Israel devotes NIS 150m. to lasers, super material and eating flies

The IIA outlined its areas of focus for 2023, and announced a 150m NIS budget to launch three “innovation consortiums” — groups of innovative tech companies.

 A black soldier fly. (photo credit: PR)
A black soldier fly.
(photo credit: PR)

2023 could likely see the rise of data processing using light, advanced nano-structures and eating bugs, according to the Israel Innovation Authority. The IIA outlined its areas of focus for 2023, as well as announcing a 150m NIS budget to launch three “innovation consortiums” — groups of innovative tech companies — which will advance technological innovation in three fields: Photonics, metasurfaces and black soldier fly farming.

“The funding provided for these three consortiums forms part of the authority’s strategy to encourage high-risk endeavors within Israeli tech industry, while developing new core capabilities that will enable penetration into groundbreaking new markets with disruptive technologies, both for startup companies as well as large corporations,” said Aviv Zeevi, the authority’s VP technological infrastructure.

Photonics: Data at the speed of light

The photonics consortium, which will consist of four companies — Elop, Cielo, Quantum Source and New Photonics — will tackle the advancement of photonic technology, which relates to the use of light as a means of data processing, chip development and communications systems.

The group will aim to advance several technologies within the photonics space. One that carries particularly significant weight is the development of integrated photonic light, which can enable further advancements in the field of quantum computation.

 Aviv Zeevi, VP technological infrastructure at the Israel Innovation Authority. (credit:  Hanna Teib/Israel Innovation Authority) Aviv Zeevi, VP technological infrastructure at the Israel Innovation Authority. (credit: Hanna Teib/Israel Innovation Authority)

As well, Zeevi pointed out that photonics can be used to significantly optimize chips by utilizing high-powered airborne lasers. “The integrated photonics’ consortium is based on groundbreaking technology with potential for development into different product lines in different markets,” he said. “Chips are a highly strategic sector, and the consortium will drive the development of home-grown capabilities in this area, without conceding technological excellence and groundbreaking innovation.”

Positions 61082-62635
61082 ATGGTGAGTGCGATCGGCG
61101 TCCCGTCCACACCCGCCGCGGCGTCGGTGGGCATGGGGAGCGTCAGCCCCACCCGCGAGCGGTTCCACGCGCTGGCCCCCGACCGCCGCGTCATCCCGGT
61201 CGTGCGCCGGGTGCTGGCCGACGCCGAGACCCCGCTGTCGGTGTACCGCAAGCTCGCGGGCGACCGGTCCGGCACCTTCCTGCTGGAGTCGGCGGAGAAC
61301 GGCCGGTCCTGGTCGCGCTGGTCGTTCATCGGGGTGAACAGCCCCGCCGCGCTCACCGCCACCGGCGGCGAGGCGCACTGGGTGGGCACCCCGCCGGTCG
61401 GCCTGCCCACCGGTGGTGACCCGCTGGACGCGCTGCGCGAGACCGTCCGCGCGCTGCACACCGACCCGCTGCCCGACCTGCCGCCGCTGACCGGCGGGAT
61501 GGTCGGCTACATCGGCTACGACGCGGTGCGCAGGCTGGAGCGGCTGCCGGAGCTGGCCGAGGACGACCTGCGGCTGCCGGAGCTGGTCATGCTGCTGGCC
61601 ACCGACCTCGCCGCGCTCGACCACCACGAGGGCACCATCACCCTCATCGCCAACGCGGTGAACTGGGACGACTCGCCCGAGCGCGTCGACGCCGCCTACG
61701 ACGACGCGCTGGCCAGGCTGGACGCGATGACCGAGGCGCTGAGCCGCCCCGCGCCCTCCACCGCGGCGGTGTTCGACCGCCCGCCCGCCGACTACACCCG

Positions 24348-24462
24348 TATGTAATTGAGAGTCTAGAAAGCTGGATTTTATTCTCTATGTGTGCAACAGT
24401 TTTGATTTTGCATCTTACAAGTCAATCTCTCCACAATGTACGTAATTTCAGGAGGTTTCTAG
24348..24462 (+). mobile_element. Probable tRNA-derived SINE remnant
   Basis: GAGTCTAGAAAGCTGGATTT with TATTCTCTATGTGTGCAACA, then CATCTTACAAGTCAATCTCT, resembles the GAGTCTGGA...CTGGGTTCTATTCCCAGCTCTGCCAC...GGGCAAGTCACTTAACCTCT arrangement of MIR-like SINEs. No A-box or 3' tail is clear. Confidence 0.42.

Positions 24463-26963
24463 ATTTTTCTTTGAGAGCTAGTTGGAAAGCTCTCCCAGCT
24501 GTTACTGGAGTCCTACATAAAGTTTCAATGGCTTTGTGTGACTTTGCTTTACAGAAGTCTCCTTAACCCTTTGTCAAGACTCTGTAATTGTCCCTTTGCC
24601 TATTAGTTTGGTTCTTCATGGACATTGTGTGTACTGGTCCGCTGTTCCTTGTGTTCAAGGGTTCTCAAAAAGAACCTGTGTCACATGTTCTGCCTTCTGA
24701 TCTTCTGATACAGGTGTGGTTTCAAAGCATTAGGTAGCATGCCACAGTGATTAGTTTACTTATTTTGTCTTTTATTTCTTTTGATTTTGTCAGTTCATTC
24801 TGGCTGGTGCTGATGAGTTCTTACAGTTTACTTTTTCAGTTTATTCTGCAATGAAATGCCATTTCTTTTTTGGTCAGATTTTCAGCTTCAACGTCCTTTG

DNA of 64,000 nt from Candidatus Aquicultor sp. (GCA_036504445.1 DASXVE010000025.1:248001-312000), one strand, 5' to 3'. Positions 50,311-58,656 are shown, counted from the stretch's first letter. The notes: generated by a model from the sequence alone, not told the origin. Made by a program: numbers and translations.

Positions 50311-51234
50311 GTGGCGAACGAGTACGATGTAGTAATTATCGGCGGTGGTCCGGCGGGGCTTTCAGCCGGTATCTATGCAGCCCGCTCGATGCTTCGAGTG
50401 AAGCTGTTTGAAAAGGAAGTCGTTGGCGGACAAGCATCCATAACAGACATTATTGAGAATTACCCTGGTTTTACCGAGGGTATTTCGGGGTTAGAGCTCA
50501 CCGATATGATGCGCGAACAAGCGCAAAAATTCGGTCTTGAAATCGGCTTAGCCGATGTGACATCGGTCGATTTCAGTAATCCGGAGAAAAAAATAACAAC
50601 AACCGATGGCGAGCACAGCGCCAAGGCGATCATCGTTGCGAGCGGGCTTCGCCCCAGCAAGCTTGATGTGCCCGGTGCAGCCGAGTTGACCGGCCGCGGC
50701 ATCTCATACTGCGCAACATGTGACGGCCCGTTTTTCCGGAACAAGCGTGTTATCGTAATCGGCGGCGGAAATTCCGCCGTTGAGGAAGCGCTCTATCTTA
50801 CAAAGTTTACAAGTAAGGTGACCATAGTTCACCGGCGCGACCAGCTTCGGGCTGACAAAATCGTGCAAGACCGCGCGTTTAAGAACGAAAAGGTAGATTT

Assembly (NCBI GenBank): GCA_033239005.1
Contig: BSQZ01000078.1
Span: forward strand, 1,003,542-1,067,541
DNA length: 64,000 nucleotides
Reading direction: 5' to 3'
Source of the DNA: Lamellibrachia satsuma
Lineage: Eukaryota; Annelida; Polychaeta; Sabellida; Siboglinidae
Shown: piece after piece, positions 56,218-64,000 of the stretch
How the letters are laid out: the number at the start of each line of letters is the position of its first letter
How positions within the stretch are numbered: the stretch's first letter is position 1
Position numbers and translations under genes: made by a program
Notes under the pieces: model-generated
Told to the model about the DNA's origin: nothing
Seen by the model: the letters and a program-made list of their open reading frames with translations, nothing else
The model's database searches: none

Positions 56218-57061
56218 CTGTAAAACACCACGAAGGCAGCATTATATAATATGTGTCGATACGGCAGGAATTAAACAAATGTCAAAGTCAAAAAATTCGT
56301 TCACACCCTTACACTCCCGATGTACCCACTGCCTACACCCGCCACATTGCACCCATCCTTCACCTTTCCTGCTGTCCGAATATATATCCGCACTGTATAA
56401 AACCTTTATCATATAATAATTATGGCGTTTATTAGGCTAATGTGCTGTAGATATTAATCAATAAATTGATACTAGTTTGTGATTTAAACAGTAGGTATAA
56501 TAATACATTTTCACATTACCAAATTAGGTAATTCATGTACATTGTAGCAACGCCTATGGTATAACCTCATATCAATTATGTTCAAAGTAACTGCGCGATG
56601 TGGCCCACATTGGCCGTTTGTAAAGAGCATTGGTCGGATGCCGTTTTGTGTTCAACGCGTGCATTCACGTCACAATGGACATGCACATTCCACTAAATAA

Metamaterials: Super fabric, sensors and perhaps invisibility

The second consortium is a group of eight companies dedicated to metasurface and metamaterial technology: these careful combinations of extremely tiny nano- and micro-structures can be engineered with special properties via electromagnetic wave manipulation.

Potential applications for the technology include unconventional mirrors, extremely thin lenses and a host of other tools that can be integrated into practical applications yet to be fully explored. The hope is that together, Elbit Systems, Ceragon, SatixFy Communications, Galel, Spectralics, SDC, PCB, OPSYS, FVMAT and IKOM will begin to chart those bountiful waters.

“The technologies that will emerge from the meta consortium will boost the domestic industry’s competitive advantage in a large and still growing market and will enable the continued rollout of a range of advanced technologies in medical diagnostics (MRI and endoscopy), comms (satellite communication and low-cost adjustable antennas), advanced sensors and LiDAR, and avionics support systems,” suggested Zeevi.

Black soldier flies: High in protein and love eating trash

Lastly, a budget of 28M NIS has been allotted to the launch of a Black Soldier Fly consortium, which aims to kill three birds with one stone: the advancement of BSF farming could make a huge impact in circular economy and alternative protein production.

The eight companies of the consortium — FreezeM, Ambar, Shachar Group Ltd., NRGene, Neomena, Entoprotech, Bagira and Rafael Feed Mills Ltd. — will approach the potential of BSF farming from several different angles. If properly engineered, the flies could be used to better recycle organic waste and more efficiently feed livestock and potentially people. BSF products also carry potential in the fields of cosmetic and medicine development.

For the most part, the hope is that the companies of the group will be able to hammer out the details on what it takes to properly utilize Black Soldier Flies as farm animals, in regards to breeding, health, nutrition and scalability.

Zeevi noted that BSF farming’s potential effect on global climate change can’t be overstated: “The creative use of bugs as a solution to the problem of organic waste hazards, while reducing environmental pollution, has proven itself to be highly effective – bugs have high nutritional potential, produce fewer greenhouses gases and emit less ammonia than farm animals; industrial-scale farming of bugs requires less space, water and land than a cattle farm; and they are more effective at converting food to biomass.”